Among various types of piles and installation methods, driving prestressed-precast concrete piles (PPCP) is a durable and economical option. Because of limitations on shipping and transportation and sometimes unpredictable soil conditions, pile segments may have to be spliced at the site to achieve longer lengths. This study introduces an alternative configuration to connect PPCP segments that are a variation of grout-filled sleeve couplers designed to provide PPCPs with a rapid, labor-friendly, and economical splicing method.
Alternate Delivery Session
Time: 2:00 – 5:00 PM
IBC 21-45: Public-Private Partnership (P3) Procurement Method and Design-Build Delivery for the Samuel De Champlain Bridge
Guy Mailhot, Eng. M.Eng., FSCE, FEIC, Infrastructure Canada, Montreal, Quebec Canada; Marwan Nader, Ph.D., P.E., T.Y. Lin International, San Francisco, California; Jeff Rogerson, Flat Iron, Calgary, Alberta, Canada
The recently opened Samuel De Champlain Bridge, incorporating eight vehicular traffic lanes, a light-rail transit system and a multi-use path represents one of the largest infrastructure projects in North America. The 3.4-km bridge including its 529-m asymmetric cable-stayed bridge was fast-tracked within a schedule of only 48-months.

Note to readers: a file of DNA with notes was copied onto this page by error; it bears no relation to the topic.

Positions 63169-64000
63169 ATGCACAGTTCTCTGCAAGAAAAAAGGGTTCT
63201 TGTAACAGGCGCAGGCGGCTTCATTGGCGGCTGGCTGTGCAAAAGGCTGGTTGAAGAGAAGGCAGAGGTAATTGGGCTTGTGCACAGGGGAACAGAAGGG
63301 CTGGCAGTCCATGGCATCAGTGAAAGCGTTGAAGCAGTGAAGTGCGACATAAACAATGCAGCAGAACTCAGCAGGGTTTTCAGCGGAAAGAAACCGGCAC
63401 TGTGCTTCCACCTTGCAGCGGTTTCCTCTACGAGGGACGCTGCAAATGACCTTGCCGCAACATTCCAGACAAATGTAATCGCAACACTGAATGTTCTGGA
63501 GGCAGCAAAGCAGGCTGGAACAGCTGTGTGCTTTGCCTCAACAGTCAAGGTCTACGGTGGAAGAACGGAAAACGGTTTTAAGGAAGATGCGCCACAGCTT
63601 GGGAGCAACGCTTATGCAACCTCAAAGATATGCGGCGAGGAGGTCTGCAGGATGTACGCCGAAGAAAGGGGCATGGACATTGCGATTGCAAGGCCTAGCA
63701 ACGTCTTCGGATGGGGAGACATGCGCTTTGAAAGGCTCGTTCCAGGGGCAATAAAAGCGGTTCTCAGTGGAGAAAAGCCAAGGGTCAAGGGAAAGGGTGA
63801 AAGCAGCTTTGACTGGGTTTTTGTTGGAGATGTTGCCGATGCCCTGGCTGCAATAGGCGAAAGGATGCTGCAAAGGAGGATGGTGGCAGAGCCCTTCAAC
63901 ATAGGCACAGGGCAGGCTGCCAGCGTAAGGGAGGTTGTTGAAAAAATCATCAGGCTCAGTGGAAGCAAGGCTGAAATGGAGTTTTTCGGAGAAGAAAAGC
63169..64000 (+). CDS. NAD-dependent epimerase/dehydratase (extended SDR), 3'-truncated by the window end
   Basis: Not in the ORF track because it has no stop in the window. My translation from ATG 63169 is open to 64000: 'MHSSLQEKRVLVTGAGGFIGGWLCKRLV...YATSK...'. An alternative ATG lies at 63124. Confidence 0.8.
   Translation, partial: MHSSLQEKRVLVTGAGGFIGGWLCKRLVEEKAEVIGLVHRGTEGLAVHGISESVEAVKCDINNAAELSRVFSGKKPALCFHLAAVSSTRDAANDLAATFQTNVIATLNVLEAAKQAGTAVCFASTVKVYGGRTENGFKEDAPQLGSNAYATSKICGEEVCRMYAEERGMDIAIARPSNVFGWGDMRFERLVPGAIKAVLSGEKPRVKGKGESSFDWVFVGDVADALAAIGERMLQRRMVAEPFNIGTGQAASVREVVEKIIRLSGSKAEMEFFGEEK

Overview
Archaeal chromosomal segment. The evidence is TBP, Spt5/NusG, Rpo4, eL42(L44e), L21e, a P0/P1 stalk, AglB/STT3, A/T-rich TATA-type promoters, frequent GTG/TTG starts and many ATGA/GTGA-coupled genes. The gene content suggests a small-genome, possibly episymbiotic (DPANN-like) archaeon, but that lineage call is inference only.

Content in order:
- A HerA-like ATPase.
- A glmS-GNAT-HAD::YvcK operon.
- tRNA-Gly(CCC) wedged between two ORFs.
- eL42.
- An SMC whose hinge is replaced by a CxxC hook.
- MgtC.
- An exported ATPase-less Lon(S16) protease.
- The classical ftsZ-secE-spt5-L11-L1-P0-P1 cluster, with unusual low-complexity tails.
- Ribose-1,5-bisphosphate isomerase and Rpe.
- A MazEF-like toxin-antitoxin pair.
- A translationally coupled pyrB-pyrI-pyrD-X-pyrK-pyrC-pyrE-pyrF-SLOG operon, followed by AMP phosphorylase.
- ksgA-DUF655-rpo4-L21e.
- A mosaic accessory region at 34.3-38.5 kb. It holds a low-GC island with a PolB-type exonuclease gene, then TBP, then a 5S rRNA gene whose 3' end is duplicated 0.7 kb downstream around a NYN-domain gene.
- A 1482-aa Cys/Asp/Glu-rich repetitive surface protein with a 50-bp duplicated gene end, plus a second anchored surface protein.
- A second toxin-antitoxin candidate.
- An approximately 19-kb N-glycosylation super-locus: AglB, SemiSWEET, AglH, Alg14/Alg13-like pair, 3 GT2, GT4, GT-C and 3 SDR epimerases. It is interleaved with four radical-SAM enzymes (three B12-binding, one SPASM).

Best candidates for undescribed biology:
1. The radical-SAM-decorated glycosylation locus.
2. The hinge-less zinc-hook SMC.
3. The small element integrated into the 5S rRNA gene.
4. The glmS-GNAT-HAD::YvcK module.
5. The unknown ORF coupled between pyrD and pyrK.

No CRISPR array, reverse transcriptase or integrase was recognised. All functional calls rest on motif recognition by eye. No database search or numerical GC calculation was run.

The Owner used a public-private partnership (P3) procurement model with a number of innovative features that were adopted during the
design-build phase to suit the specific needs of the project and which contributed to the success of the project.
IBC 21-46: Alternative Technical Concept (ATC) and Aesthetic Project Technical Enhancement (APTE) of the I-395/SR 836/I-95 Project in Florida
William Detwiler, P.E., T.Y. Lin International, Coral Gables, FL
The $802 million-dollar I-395/SR836/I-95 Design Build Project is a partnership between Florida Department of Transportation (FDOT) and Miami-Dade Expressway Authority (MDX.) The I-395 Corridor includes 1.4-miles of bridge reconstruction from the I-95 Interchange to the MacArthur Causeway. The SR 836 Corridor consists of 3.5-miles of bridge reconstruction and new structures. I-95 is limited to 3-miles of roadway reconstruction.
IBC 21-47: A Novel Method of Project Delivery for the Kingston Third Crossing
Zachary McGain, SYSTRA International Bridge Technologies; Mark Van Buren, City of Kingston, Canada; James Scheer, Peter Kiewit and Sons, Canada; Biljana Rajlic, Hatch, Canada